Monday, January 23, 2006

A ‘loveless society’?

The Supreme Court simply scratched the surface of the debate in opining that the federal government can’t control narcotics to stop assisted suicide in Oregon. Suzanne Fields digs deeper in deploring the loveless society that “celebrates suicide” (“When society celebrates suicide,” Op-Ed, yesterday).

With the elderly often disdained or discarded by their own families, consider the incentives for a state-sponsored suicide program like Oregon’s. Why fritter away an inheritance on expensive end-of-life care? Why care for those who are no longer “productive” to society? Don’t the financial and emotional tolls of terminal illness suggest a “duty to die”?

I spent several months conducting research in the Netherlands, which, like Oregon, has legalized medical killing. I interviewed family members who were still grieving over loved ones lost to state-sponsored euthanasia. In one case, Dutch doctors had withheld food and water from a beloved grandfather while administering overdoses of morphine. He had never requested euthanasia. The family discovered the scheme too late, and the grandfather died without goodbyes. Government-sponsored studies reveal that nearly 1,000 Dutch patients are terminated by doctors each year without ever having requested euthanasia. Yes, euthanasia and assisted suicide provide autonomy — but for doctors, not patients.

The answer to state-sponsored suicide includes more sophisticated and, in certain cases, more aggressive pain-relief-prescribing regulations. Hospice care and tools to help alleviate the financial burdens of the terminally ill also can help tremendously. However, the most powerful prescription for a terminally ill person is the unwavering love of family and friends and the hope of a life to come in which “there shall no longer be any death; there shall no longer be any mourning, or crying, or pain.”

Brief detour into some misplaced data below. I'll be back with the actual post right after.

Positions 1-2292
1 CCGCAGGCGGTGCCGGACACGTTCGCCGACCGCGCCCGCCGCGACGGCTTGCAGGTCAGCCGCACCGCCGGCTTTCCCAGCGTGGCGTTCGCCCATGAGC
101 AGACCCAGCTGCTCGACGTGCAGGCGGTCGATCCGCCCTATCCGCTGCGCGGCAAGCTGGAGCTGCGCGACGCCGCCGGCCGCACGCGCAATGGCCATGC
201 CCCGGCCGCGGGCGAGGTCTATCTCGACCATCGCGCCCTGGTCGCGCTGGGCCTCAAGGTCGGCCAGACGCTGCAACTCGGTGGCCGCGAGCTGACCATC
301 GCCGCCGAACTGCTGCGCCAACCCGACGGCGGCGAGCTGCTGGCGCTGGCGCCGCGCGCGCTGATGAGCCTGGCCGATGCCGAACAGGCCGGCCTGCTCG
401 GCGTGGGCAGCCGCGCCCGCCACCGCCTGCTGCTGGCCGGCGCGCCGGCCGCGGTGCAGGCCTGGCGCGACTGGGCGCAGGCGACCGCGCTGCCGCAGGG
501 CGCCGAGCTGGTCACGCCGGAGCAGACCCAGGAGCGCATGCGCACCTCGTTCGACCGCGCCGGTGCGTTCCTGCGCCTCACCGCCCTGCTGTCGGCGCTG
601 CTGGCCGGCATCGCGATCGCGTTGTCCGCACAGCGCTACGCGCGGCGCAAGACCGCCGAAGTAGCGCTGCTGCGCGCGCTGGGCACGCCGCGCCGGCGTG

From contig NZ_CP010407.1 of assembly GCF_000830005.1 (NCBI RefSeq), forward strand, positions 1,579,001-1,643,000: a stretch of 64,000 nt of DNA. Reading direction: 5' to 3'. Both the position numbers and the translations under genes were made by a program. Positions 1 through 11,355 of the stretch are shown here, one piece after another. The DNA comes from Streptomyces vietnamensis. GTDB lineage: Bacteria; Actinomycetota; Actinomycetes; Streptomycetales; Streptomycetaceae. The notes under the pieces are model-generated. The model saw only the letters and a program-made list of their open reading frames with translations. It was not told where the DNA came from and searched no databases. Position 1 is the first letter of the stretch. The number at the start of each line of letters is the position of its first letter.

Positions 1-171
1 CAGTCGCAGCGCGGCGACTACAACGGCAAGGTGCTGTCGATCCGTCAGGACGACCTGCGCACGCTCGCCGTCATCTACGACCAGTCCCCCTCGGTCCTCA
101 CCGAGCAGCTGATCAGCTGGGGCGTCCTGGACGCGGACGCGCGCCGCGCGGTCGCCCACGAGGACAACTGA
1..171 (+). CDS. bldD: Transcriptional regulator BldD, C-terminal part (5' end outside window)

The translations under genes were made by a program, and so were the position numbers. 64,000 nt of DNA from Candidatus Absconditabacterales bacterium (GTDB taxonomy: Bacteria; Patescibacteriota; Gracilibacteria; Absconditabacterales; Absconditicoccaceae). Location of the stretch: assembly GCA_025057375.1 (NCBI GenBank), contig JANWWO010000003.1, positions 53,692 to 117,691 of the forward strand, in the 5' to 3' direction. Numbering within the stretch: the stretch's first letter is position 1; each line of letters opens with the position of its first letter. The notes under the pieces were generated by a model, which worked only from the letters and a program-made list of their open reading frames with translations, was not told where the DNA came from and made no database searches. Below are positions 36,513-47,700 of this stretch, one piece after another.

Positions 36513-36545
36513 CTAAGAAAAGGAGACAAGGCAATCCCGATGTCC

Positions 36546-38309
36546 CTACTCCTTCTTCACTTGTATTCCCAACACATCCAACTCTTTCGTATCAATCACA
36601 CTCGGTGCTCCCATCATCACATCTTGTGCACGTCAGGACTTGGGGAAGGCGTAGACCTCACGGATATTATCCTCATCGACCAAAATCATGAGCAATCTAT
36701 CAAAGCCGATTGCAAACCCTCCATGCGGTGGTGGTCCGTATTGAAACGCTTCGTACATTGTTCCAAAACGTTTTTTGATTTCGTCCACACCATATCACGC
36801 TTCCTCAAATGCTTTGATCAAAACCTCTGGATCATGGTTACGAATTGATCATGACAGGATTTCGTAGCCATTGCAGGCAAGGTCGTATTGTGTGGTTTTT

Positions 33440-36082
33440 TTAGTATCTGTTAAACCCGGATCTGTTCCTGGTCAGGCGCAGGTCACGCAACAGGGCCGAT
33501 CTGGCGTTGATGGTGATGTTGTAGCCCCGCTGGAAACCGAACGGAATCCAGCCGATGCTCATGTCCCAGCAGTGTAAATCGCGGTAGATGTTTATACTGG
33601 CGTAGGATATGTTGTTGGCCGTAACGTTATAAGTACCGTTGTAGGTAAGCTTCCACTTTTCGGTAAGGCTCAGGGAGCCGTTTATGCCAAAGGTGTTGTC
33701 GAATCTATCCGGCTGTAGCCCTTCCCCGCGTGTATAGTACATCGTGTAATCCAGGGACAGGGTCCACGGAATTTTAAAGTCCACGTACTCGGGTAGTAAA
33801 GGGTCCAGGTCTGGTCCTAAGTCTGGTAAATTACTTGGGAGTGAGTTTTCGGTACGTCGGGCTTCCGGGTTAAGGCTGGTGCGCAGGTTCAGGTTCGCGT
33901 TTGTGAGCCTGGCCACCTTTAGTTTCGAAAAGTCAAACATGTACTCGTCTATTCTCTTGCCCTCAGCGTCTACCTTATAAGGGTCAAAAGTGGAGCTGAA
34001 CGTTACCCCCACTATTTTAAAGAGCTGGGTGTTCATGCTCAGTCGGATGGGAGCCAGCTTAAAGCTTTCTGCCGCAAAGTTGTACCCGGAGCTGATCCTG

Senior policy analyst

Christian Medical Association

Ashburn, Va.

Reading, writing and gender bias

The gender bias against boys is even greater than the perceptive article “Academic underachievers” (Page 1, Sunday) suggests. Two factors not mentioned in the article are how students are taught and evaluated.

Consider the neglect of political and military history, which involve the real forces of politics, war and peace. Boys are more interested in these than are girls, but such subjects are downplayed in favor of “social” history. For example, my son’s American history class devoted one class period each to changes in women’s fashions during World War II and discussion of the battles of Guadalcanal, Iwo Jima and Okinawa. Consider that when writing is taught, great emphasis is placed on keeping journals and expressing feelings, which generally are more interesting to girls than to boys, at the expense of a gender-neutral emphasis on expository writing and argumentation. Which is more useful in life, the ability to compose paeans to me, myself and I or the ability to set down one’s ideas in cogent form?

Consider the importance given to writing throughout the curriculum, even in mathematics and science classes, which favors girls over boys. By contrast, no educator has ever emphasized the importance of teaching mathematics across the curriculum: Sciences courses have been stripped of math requirements, and social studies courses neglect statistical topics and even the use of data to illustrate important demographic and population trends. This emphasis exists despite the fact that mathematics is extremely useful in everyday life and for many careers, while few jobs require the kind of writing that schools stress.